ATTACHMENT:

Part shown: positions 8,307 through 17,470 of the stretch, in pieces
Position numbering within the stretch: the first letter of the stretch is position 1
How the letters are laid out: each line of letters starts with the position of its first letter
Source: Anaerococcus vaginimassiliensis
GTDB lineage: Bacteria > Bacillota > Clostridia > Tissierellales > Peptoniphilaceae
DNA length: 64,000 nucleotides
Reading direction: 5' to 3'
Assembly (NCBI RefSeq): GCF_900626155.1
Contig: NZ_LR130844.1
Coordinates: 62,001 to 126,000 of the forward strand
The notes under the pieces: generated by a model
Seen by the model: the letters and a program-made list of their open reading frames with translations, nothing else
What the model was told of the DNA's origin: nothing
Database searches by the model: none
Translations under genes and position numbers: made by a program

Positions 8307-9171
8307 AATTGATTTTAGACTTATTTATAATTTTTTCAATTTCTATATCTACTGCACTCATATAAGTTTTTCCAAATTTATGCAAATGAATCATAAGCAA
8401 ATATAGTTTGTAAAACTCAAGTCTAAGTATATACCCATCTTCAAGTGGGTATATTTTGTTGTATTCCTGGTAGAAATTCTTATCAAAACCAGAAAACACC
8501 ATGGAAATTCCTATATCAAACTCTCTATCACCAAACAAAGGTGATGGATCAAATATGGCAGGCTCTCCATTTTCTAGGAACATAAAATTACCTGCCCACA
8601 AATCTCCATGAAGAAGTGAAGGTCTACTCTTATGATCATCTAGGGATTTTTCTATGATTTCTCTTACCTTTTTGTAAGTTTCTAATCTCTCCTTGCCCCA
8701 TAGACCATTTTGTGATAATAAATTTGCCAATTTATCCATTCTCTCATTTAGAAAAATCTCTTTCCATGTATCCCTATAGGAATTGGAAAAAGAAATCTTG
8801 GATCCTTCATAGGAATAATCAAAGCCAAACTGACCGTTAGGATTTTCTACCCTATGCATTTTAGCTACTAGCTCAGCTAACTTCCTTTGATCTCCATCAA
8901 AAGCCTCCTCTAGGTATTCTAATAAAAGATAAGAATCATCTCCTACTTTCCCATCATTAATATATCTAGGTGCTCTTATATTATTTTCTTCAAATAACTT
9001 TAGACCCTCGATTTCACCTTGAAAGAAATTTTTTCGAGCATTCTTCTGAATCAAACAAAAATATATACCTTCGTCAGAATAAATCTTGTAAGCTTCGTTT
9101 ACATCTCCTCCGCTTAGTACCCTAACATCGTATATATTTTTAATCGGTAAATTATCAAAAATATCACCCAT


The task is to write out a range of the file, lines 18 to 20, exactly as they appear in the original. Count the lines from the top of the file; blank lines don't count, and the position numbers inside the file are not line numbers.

8401 ATATAGTTTGTAAAACTCAAGTCTAAGTATATACCCATCTTCAAGTGGGTATATTTTGTTGTATTCCTGGTAGAAATTCTTATCAAAACCAGAAAACACC
8501 ATGGAAATTCCTATATCAAACTCTCTATCACCAAACAAAGGTGATGGATCAAATATGGCAGGCTCTCCATTTTCTAGGAACATAAAATTACCTGCCCACA
8601 AATCTCCATGAAGAAGTGAAGGTCTACTCTTATGATCATCTAGGGATTTTTCTATGATTTCTCTTACCTTTTTGTAAGTTTCTAATCTCTCCTTGCCCCA